For many fans of tactical shooters, Tom Clancy’s Ghost Recon franchise has consistently hit the sweet spot between hardcore, “one-shot-one-kill” realism and more fanciful mechanics. The last chapter, Wildlands, favored an open world design over smaller, directed levels. Coming in early October, Breakpoint adds a layer of potentially controversial RPG-like elements to the game.
Breakpoint is set on an island utopia broken all sorts of bad, the kind of ideal and obviously flawed community that only a high-tech gazillionaire could envision. The map retains the expansive open world feel without being overwhelming or diffused of content and, of course, the game is infused with all manner of drones — which play a significant role in many aspects of combat — and near-future gear. Things go south right away and you must infiltrate, investigate and survive.
Moment-to-moment gameplay — either solo or in co-op squads — feels roughly similar to the past entries, whether the mechanics are main story missions and shorter side missions, tagging and dispatching enemies, shooting from cover or stealth takedowns. This time around, in addition to various human enemies, there is a wide range of autonomous drones to contend with and a number of weapon mods and tracking gear to accomplish the task.
Where some pushback is expected is around the decision to add character classes, levels and leveling to weapons, and even to lock some engagements to a specific gear level requirement. While stronger enemies are tagged with a skull icon, there is no indication of their level and Ubisoft insists that skill will trump gear level when taking down foes. For many players, these mechanical changes may make the Ghost Recon franchise feel like every other shooter out there and less about tactics, skill and savvy, too reliant on having a leveled weapon or playing the “right” class for a mission.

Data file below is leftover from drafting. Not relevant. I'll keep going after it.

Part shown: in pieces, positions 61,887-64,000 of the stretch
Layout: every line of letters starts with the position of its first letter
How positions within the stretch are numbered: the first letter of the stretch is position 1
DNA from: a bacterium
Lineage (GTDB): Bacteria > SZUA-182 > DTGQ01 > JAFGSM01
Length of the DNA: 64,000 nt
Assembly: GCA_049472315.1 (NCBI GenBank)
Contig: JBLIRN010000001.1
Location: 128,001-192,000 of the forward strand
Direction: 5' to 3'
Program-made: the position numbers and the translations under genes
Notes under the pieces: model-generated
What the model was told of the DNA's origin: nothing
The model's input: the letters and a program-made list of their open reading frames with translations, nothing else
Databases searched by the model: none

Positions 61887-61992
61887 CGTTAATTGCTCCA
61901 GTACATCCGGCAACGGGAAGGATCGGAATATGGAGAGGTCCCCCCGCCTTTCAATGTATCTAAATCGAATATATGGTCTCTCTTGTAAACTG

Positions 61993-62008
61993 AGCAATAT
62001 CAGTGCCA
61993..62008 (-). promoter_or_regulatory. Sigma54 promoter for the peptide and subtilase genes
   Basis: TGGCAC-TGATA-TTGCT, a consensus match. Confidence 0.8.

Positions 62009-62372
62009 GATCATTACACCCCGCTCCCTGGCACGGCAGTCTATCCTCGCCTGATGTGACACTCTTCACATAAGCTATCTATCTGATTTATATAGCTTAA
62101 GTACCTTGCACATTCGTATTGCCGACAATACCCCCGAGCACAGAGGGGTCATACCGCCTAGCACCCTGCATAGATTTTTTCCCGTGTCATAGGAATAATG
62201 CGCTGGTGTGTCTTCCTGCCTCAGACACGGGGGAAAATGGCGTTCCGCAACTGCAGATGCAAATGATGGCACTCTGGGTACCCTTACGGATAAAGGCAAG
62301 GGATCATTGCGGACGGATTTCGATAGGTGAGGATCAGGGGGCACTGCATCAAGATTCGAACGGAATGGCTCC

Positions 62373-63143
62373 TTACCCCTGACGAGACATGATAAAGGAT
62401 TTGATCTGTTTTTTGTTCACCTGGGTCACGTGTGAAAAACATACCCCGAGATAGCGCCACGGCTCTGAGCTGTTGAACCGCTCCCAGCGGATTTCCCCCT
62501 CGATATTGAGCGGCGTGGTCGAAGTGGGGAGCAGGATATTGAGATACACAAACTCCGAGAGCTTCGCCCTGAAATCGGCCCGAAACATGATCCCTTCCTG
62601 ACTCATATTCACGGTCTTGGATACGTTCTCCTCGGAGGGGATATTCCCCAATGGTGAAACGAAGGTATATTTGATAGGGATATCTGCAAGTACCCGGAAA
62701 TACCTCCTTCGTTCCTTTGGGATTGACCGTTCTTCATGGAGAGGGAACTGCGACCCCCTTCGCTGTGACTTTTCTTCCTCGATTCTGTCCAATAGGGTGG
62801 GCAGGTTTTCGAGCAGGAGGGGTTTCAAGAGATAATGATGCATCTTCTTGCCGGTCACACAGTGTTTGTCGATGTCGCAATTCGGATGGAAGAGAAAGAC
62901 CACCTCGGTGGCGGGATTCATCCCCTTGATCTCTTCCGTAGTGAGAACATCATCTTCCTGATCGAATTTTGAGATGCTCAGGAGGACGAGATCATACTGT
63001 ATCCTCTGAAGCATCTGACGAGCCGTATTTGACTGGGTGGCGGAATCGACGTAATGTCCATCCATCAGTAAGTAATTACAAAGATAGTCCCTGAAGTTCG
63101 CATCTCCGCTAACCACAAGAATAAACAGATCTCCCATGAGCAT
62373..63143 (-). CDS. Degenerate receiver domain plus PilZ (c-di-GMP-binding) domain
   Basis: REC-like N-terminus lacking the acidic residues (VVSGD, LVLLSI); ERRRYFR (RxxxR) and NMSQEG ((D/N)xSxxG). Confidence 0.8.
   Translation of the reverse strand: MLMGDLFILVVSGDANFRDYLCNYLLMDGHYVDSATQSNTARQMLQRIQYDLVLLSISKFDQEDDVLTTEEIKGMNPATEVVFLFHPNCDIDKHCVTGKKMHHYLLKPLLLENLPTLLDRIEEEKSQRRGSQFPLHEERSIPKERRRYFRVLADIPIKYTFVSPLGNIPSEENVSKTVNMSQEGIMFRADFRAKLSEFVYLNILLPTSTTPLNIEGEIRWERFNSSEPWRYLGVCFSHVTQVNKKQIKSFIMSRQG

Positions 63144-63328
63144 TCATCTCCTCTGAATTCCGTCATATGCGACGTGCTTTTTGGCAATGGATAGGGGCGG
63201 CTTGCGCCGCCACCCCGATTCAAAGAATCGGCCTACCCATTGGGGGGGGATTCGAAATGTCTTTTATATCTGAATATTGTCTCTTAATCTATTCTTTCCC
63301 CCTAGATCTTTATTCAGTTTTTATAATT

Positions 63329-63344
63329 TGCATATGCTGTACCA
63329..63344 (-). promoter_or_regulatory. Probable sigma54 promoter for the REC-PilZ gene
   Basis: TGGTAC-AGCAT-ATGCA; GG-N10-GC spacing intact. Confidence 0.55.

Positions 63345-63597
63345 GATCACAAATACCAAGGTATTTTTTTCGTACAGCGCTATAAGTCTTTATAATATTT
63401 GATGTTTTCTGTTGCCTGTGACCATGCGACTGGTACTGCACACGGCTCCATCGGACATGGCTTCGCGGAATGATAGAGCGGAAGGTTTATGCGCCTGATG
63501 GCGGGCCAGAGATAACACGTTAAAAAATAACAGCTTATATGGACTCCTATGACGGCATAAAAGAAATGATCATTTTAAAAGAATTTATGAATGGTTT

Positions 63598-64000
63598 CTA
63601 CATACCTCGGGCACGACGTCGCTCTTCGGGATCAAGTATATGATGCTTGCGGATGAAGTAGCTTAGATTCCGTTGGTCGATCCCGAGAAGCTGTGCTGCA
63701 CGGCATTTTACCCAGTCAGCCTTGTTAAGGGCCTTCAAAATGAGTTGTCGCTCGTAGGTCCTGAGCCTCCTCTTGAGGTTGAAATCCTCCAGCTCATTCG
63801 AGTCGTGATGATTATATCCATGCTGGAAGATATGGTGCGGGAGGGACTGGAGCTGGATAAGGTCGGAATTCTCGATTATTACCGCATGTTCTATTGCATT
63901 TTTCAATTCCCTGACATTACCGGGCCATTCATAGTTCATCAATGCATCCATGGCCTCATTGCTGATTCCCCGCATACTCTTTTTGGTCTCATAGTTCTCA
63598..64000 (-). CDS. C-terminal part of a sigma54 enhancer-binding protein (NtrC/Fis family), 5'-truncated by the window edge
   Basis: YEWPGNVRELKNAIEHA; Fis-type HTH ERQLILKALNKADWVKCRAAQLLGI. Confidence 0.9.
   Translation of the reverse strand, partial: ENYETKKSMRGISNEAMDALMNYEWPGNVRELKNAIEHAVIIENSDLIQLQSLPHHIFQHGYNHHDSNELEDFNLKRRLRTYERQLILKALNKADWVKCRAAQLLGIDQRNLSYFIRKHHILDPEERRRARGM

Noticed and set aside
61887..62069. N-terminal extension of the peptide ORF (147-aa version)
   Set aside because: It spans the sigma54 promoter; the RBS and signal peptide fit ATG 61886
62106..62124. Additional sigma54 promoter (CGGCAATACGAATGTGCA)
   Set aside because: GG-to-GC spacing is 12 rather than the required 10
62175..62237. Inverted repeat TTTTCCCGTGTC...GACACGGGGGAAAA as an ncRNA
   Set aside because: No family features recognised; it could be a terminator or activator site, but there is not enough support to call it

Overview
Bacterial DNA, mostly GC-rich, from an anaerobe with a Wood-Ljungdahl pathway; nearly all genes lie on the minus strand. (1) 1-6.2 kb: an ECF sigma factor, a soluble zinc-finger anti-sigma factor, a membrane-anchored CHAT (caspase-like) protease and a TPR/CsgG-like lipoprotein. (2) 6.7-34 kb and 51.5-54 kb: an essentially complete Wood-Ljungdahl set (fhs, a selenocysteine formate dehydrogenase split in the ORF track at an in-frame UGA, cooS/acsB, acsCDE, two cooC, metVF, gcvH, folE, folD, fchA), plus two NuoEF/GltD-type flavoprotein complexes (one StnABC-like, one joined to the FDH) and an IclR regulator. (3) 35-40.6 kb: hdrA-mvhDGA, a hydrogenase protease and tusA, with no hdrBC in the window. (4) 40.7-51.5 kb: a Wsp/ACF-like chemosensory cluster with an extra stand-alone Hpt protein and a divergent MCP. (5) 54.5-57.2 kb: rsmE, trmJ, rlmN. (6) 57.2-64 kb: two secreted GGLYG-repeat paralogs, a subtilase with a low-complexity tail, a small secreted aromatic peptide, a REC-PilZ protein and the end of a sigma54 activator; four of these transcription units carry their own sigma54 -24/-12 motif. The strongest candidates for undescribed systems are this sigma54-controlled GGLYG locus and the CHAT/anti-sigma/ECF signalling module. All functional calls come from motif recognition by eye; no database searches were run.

I came into the closed beta very late and sadly had a limited amount of time to explore the game but I enjoyed the slightly hackneyed story premise and challenging action, which felt very typical of Ghost Recon. While its production values somewhat suffer in comparison to recent action games like Gears 5, Breakpoint promises to build on the changes made in Wildlands and move the franchise in the direction of other tactical shooters, while hopefully retaining enough of its singular DNA to please long time fans.